PhD Geology and Geophysics, Yale University
Current Position: Assistant Professor, Department of Oceanography, Texas A&M University
Yige Zhang is a geochemist interested in understanding how the Earth evolved chemically, and using various geochemical tools to study climate change of the geological past.
Yige earned his BS in geochemistry at Nanjing University, China (2007), and an MS in marine sciences from the University of Georgia in 2009. His MPhil (2011) and PhD (2014) in geology and geophysics are from Yale University. During his PhD, his research is focused on climate reconstructions and modeling of the Cenozoic greenhouse – icehouse transition, including the Oligocene, Miocene and Pliocene epochs. He used geochemical proxies from marine sediments to understand ocean temperatures, atmospheric CO2 levels and continental ice volume over a series of global climate change events.
As an Environmental Fellow, Yige worked with Ann Pearson from the Department of Earth and Planetary Sciences. He developed improved atmospheric CO2 estimates in the Miocene, using organic geochemistry methodologies and novel approaches to isotope-ratio mass spectrometry. His resolved the Miocene CO2 climate sensitivity "paradox," an issue confronting his field in which current reconstructions show a puzzling relationship between stable, or even increased, CO2 concentrations during substantial surface seawater cooling. Yige worked to resolve this climate sensitivity puzzle, which currently suggests that CO2 either played a minor role or that our proxy methods for measuring CO2 levels during that period are flawed.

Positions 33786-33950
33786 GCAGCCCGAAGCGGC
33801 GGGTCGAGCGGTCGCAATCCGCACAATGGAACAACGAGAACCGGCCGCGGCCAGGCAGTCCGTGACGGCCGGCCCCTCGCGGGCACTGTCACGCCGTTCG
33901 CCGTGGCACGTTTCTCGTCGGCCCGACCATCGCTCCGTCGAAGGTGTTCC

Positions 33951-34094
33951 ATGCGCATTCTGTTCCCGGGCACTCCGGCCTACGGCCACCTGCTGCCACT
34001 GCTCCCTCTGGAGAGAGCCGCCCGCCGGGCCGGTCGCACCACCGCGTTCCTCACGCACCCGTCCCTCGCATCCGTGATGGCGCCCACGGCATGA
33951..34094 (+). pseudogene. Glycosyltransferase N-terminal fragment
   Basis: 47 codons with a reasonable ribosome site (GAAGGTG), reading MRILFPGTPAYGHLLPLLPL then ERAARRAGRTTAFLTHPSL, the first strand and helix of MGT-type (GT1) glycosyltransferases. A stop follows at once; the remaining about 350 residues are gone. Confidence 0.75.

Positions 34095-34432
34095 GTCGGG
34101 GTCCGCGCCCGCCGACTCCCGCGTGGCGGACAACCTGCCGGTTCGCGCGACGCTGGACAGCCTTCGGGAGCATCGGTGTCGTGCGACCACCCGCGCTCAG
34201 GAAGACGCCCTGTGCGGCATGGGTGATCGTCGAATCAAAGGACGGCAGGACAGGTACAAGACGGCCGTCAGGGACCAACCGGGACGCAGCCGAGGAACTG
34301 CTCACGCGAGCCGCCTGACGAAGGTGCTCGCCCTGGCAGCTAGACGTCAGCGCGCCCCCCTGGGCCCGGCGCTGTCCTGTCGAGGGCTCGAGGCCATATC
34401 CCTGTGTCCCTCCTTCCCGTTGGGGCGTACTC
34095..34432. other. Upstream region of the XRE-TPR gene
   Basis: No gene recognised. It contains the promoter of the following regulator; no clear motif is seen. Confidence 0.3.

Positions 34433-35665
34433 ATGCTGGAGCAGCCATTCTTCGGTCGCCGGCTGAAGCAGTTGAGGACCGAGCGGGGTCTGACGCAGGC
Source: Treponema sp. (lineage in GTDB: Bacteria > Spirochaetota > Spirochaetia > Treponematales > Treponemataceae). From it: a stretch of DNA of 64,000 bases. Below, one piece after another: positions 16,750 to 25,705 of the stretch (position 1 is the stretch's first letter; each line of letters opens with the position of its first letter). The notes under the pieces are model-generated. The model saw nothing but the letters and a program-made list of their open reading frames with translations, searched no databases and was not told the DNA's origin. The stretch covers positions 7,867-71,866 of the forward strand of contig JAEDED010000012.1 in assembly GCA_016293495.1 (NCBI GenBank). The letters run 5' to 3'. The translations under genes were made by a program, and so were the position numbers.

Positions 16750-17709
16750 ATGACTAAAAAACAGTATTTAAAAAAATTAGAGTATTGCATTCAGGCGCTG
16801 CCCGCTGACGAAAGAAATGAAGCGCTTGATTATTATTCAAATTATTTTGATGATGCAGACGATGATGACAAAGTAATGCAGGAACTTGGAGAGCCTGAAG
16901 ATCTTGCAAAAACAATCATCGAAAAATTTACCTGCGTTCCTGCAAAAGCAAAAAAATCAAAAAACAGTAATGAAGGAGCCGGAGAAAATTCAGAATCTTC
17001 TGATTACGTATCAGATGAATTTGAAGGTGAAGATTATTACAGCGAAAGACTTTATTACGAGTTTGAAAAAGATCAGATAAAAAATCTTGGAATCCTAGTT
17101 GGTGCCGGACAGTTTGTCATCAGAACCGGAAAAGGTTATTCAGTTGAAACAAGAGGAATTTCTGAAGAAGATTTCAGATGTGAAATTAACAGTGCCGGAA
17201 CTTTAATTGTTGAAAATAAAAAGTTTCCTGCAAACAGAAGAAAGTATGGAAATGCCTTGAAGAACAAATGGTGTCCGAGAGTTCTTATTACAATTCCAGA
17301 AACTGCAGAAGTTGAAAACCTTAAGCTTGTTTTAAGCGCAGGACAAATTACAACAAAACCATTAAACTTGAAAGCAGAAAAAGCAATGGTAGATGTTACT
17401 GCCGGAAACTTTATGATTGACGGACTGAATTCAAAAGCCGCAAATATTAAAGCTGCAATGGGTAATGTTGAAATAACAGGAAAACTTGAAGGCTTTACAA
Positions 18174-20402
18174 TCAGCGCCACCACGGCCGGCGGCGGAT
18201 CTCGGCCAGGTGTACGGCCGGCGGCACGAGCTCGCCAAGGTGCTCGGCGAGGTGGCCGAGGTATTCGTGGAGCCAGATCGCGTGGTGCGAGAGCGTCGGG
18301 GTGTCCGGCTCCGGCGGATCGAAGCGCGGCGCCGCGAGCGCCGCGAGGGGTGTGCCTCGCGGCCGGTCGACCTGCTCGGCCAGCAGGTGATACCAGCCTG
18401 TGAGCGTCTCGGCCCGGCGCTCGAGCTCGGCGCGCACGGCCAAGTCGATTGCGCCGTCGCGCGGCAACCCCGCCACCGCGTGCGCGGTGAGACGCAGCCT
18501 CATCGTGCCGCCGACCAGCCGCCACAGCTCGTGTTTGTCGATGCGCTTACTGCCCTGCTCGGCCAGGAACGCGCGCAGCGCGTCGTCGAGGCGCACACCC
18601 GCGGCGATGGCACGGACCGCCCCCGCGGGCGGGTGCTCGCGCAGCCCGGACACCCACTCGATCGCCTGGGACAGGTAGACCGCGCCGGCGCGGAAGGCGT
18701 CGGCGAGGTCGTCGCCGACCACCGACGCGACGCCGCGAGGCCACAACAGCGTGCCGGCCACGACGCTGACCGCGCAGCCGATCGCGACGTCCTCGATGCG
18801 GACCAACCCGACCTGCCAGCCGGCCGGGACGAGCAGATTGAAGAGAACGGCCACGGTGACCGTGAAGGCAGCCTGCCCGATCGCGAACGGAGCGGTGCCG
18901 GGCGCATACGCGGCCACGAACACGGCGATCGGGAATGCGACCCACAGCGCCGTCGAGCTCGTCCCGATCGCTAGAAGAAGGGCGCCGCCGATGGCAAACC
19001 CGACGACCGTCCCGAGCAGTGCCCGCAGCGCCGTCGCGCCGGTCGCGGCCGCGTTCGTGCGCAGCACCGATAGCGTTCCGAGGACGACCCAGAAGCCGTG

Ann Pearson, Department of Earth and Planetary Sciences